“Today the level of greenhouse gases (GHGs) in the atmosphere is already so high that rapid emissions reduction is no longer sufficient to avoid an unmanageable future for mankind. We also must have the capability to remove GHGs at scale from the atmosphere, and to repair those parts of the climate system, such as the Arctic Circle, which are passing or have passed their tipping point. In recent years, as the scientific projections and the evidence have accumulated, concerned scientists and institutions have called for emergency action to address the climate change threat.  These calls were picked up widely by communities worldwide in 2019, but are still largely unheeded by political and business leaders…  It is the short term which matters most.  What global leaders do in the next three-to-five years will determine the future of humanity.”

One research focus for the Centre for Climate Repair is whether marine cloud brightening (MCB) ) could help cool the Arctic and mitigate the risk of large-scale activation of permafrost carbon stores. Researchers have also been looking at the possible of MCB in lowering ocean heat content around the Great Barrier Reef.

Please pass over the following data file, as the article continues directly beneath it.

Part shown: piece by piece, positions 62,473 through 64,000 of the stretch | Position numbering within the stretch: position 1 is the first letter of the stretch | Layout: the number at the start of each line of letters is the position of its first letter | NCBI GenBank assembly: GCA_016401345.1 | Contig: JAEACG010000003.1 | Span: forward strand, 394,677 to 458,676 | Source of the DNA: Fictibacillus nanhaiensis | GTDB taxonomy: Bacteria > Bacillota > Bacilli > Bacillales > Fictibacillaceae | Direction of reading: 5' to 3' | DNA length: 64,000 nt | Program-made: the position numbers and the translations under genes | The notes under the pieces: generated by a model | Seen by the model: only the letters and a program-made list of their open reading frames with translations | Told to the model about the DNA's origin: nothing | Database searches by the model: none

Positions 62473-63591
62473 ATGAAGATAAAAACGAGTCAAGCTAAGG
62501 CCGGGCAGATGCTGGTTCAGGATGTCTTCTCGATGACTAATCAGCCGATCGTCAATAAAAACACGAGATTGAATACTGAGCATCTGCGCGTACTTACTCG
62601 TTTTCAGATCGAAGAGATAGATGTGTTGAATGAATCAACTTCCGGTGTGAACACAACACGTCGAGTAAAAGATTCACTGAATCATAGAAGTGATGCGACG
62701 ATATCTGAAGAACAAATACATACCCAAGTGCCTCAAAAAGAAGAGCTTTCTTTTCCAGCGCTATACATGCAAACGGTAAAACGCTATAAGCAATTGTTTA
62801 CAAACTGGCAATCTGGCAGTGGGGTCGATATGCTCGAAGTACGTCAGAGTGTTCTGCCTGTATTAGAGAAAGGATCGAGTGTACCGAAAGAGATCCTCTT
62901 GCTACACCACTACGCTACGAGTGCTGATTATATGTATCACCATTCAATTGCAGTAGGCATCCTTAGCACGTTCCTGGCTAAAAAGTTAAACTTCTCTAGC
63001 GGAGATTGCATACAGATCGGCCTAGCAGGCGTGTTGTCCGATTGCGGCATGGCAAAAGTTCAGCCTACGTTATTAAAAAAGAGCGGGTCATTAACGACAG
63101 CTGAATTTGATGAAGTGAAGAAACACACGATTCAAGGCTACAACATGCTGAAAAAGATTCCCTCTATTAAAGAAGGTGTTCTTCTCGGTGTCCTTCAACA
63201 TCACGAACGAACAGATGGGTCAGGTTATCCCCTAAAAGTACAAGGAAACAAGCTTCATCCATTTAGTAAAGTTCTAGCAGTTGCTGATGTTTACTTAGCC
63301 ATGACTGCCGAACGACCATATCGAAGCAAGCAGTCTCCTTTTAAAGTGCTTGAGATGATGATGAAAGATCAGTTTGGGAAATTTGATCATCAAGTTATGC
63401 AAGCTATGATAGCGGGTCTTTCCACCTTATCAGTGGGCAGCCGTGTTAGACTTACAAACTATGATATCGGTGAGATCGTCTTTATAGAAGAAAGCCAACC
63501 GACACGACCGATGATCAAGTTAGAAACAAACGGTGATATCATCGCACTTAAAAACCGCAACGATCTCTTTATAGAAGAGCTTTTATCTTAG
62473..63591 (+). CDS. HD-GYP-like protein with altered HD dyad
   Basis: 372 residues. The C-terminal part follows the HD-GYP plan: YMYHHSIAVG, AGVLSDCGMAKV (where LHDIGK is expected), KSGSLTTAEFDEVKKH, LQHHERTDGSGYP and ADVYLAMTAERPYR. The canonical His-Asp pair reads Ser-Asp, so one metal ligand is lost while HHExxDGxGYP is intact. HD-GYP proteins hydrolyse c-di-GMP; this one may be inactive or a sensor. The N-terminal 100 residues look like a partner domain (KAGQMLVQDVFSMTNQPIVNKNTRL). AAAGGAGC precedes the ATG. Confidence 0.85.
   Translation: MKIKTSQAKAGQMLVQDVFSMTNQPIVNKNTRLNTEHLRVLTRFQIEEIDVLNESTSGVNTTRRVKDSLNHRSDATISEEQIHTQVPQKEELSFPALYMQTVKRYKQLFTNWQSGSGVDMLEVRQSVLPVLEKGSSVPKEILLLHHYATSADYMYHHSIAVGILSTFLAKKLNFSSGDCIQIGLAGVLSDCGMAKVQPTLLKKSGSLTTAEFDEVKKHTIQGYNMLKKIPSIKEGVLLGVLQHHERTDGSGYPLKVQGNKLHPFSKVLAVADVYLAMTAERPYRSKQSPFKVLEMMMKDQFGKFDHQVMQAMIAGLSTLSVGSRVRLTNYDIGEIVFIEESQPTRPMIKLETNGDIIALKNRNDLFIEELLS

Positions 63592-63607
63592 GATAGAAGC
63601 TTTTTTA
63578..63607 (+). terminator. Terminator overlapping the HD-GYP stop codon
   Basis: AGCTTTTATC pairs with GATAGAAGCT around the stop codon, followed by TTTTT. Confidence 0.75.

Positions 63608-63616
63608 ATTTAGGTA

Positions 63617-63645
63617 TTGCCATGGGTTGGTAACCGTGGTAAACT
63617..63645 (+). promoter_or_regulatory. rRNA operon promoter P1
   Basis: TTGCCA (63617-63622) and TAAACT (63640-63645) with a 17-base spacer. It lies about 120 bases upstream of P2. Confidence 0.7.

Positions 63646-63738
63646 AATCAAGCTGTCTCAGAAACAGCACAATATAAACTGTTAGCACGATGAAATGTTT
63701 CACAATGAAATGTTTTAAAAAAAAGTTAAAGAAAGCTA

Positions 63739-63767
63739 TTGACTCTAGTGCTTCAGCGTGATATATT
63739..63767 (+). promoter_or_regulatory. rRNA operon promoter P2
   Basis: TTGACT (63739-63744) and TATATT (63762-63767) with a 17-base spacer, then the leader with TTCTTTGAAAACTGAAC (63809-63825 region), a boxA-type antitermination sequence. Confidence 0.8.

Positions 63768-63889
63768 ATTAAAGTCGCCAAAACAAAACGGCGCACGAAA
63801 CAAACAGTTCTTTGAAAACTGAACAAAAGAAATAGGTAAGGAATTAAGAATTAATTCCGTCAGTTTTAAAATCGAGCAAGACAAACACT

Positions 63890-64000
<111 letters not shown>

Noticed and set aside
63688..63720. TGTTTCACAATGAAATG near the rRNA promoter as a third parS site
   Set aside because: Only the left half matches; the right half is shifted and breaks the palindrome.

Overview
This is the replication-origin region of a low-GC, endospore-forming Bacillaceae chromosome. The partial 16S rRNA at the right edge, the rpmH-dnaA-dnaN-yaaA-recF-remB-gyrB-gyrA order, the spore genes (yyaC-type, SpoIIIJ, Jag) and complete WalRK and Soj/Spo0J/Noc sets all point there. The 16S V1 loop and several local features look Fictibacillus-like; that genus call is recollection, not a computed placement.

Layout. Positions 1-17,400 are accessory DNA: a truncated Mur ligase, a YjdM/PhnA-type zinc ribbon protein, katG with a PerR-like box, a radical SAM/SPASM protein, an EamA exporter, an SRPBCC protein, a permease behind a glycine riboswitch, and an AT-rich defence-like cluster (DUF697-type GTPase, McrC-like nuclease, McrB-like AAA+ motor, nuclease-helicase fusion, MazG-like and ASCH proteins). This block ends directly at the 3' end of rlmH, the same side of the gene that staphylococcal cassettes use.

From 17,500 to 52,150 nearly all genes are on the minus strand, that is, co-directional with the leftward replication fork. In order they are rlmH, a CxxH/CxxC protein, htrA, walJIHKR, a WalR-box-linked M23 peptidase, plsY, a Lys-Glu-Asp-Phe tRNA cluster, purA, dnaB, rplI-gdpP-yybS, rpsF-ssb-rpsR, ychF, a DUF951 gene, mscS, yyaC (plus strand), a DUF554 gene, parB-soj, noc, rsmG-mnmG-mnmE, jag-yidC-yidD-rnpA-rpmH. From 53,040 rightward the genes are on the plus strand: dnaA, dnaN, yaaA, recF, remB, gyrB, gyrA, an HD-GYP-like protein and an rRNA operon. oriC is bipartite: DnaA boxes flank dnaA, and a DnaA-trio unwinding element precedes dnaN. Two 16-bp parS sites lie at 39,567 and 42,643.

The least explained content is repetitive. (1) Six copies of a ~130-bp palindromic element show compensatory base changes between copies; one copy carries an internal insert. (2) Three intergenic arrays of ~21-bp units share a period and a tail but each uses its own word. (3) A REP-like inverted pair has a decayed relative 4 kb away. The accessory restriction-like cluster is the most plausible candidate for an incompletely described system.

Prof. John Moore has been inquiring about possible climate interventions to stabilise Antarctic glaciers. This work is now even more urgent given the research released in December 2021 about the Thwaites Glacier in West Antarctica, now referred to as the “doomsday” glacier, because the Thwaites ice shelf is likely to break apart in the next five years or so, resulting in a speeding up of the glacier’s flow and ice discharge, possibly heralding the collapse of the glacier itself, and triggering similar increases across the Amundsen Sea glaciers.

Moore says the only way of preventing the collapse of such glaciers is to physically stabilize the ice sheets because Thwaites is in a state of “geometric instability… there is a ball at the top of the hill and it has started to roll down, it doesn’t matter what the temperature is, the ball doesn’t care…”.  In other words, even moderate cooling in Antarctica may not be enough to stop the process, and solar radiation management may not be effective in reducing ocean heat content.